is known as the dual form of the constrained optimization task, which is maximized over α. Note that xT i xj is a measure of similarity between two vectors, so we replace it with a function κ(xi, xj). arg max α n i=1 αi − 1 2 n j=1 n i=1 αiαjyiyjκ(xi, xj), s.t. n i=1 yiαi = 0, αi ≥ 0 • Let Φ(x) be a high-dimensional nonlinear representation of x. wTΦ(x) + b = n i=1 αiyiΦ(xi) T Φ(x) + b = n i=1 αiyiΦ(xi)TΦ(x) + b where κ(xi, xj) = Φ(xi)TΦ(xj). Every time the data show up in the expression they are dot products. 19 / 40
  17. The Soft Margin SVM • The hard margin SVM led

    us to a quadratic program, which we still need to figure out how to solve. Unfortunately, we still need to classify all the data samples correctly. • Most classification tasks are not linearly separable due to noise or overlap between the classes. The hard margin is not going to work for these tasks • The issue is meeting the constraints. A New Formulation We can modify the objective of maximizing the margin by introducing slack variables to meet the constraints arg min 1 2 ∥w∥2 2 + C n i=1 ξi, s.t. yi(wT xi + b) ⩾ 1 − ξi, ξi ⩾ 0 where ξi is nonnegative if the constraint cannot be met. 21 / 40
  18. Deriving the Soft Margin SVM The Lagrangian function is given

    by L(w, α, µ) = 1 2 ∥w∥2 2 + C n i=1 ξi − n i=1 µiξi − n i=1 αi yi(wT xi + b) − 1 + ξi where αi and µi are Lagrange multipliers. Our approach is the same as it was with the hard margin SVM. We have the Lagrangian function and we’re going to final the dual form by finding ∂L ∂w , ∂L ∂b , ∂L ∂ξ 22 / 40
  19. Deriving the Soft Margin SVM ∂L ∂w = w −

    n i=1 αiyixi = 0 −→ w = n i=1 αiyixi % same result as before ∂L ∂ξi = C − αi − µi = 0 −→ C = αi + µi % αi is less than C ∂L ∂b = − n i=1 αiyi = 0 −→ n i=1 αiyi = 0 % same result as before Substitute these findings back into and remember that µiξi = 0 from the KKT conditions. 23 / 40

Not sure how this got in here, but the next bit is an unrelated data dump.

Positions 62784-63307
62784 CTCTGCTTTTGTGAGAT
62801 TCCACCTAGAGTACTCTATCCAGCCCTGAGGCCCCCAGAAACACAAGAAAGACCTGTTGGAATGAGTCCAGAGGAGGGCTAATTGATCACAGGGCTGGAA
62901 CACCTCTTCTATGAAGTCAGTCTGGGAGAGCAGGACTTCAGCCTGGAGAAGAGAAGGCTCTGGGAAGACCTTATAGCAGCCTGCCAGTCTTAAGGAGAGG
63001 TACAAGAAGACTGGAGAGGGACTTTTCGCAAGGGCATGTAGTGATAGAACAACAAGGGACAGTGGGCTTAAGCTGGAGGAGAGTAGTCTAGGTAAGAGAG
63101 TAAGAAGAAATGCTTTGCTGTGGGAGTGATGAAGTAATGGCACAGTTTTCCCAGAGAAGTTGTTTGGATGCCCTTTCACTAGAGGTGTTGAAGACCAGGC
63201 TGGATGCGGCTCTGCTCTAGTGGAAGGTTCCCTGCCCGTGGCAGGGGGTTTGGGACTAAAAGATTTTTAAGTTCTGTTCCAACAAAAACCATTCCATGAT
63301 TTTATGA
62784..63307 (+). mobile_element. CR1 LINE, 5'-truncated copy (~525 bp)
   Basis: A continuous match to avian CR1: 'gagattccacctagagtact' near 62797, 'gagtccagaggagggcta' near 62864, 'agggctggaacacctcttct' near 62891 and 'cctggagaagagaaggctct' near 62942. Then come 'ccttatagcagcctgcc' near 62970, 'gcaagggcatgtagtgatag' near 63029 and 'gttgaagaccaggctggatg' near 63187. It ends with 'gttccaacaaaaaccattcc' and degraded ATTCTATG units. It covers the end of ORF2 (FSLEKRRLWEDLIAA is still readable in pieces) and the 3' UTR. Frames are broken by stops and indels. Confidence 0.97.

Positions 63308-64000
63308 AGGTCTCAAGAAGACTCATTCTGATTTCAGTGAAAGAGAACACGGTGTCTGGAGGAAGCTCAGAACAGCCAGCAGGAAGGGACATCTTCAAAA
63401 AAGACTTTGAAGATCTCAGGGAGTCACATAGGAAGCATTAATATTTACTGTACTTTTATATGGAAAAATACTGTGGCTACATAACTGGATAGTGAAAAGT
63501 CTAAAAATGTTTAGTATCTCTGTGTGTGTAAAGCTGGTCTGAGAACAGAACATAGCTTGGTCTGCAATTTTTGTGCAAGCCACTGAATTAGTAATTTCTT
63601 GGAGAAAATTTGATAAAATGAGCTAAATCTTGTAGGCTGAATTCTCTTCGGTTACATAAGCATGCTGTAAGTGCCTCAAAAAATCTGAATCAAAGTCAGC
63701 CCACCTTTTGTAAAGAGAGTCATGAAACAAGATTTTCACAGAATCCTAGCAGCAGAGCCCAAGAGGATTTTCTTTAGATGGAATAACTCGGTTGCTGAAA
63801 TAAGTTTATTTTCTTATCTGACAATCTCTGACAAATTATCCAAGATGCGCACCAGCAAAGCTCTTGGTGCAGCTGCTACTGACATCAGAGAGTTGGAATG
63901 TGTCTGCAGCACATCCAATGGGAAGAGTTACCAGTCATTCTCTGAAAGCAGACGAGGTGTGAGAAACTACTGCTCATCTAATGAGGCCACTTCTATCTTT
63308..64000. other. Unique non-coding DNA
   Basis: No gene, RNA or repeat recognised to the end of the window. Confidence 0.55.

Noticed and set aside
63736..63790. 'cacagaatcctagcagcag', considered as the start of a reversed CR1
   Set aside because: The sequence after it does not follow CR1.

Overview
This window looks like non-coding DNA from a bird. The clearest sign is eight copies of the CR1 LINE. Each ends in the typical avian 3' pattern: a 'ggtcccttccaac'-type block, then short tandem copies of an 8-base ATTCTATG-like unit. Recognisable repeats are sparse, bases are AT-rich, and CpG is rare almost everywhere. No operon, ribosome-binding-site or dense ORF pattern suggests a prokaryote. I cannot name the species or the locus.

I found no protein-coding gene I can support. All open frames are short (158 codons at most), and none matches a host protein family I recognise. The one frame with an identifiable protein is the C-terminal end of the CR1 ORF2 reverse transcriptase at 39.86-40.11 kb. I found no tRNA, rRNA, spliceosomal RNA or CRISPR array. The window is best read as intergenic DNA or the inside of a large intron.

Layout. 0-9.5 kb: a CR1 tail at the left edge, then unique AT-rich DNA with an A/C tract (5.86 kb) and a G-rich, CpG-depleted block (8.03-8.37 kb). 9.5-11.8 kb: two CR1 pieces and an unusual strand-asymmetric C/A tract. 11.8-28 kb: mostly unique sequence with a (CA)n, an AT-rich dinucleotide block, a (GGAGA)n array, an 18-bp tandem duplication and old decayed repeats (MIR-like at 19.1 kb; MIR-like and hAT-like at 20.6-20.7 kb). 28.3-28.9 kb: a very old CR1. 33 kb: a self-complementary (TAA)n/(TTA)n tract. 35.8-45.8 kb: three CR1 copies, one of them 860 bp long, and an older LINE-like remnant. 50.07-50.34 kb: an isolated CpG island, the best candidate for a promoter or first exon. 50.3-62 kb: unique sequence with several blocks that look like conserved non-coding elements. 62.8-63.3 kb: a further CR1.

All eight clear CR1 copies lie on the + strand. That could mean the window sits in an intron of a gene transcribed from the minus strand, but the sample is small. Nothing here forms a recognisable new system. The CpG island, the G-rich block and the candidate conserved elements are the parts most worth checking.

20. Deriving the Soft Margin SVM L(α) = n i=1 αi

    − 1 2 n i=1 n j=1 αiαjyiyjxT i xj + C n i=1 ξi − n i=1 αiξi − n i=1 µiξi = n i=1 αi − 1 2 n i=1 n j=1 αiαjyiyjxT i xj + C n i=1 ξi − n i=1 ξi(αi + µi) = n i=1 αi − 1 2 n i=1 n j=1 αiαjyiyjxT i xj + C n i=1 ξi − C n i=1 ξi = n i=1 αi − 1 2 n i=1 n j=1 αiαjyiyjxT i xj % same result as the hard margin 24 / 40
  21. The Soft Margin SVM arg max α n i=1 αi

    − 1 2 n j=1 n i=1 αiαjyiyjκ(xi, xj), s.t. n i=1 yiαi = 0, 0 ≤ αi ≤ C • The objective function we end up with the soft margin SVM is nearly identical to the hard margin. The only different is that the Lagrange multiplier, αi, is now bounded by C. • The optimization problem might look difficult; however, this is a quadratic program and there are optimizers available to solve this problem. See CVXOPT or PyCVX in Python. • Many of the αi’s will be zero after solving the QP. The data samples that correspond to non-zero values of αi are known as the support vectors. 25 / 40
  22. Sequential Minimal Optimization • Solving small problems is much easy

    than solving large problems • Platt proposed to always use the smallest possible working set (e.g., two points) to simplify the decomposition method • Each QP problem has only two variables and a single direction search is sufficient to compute the solution. • Newton gradient calculation is easy with only two non-zero coefficients • SMO’s convergence and properties have been well studied and understood • Advantages: easy to program (compared to standard QP algorithms) and runs quicker than many full fledge decomposition methods 27 / 40
  23. SMO pseudo code Input: Data D := {xk, yk}m k=1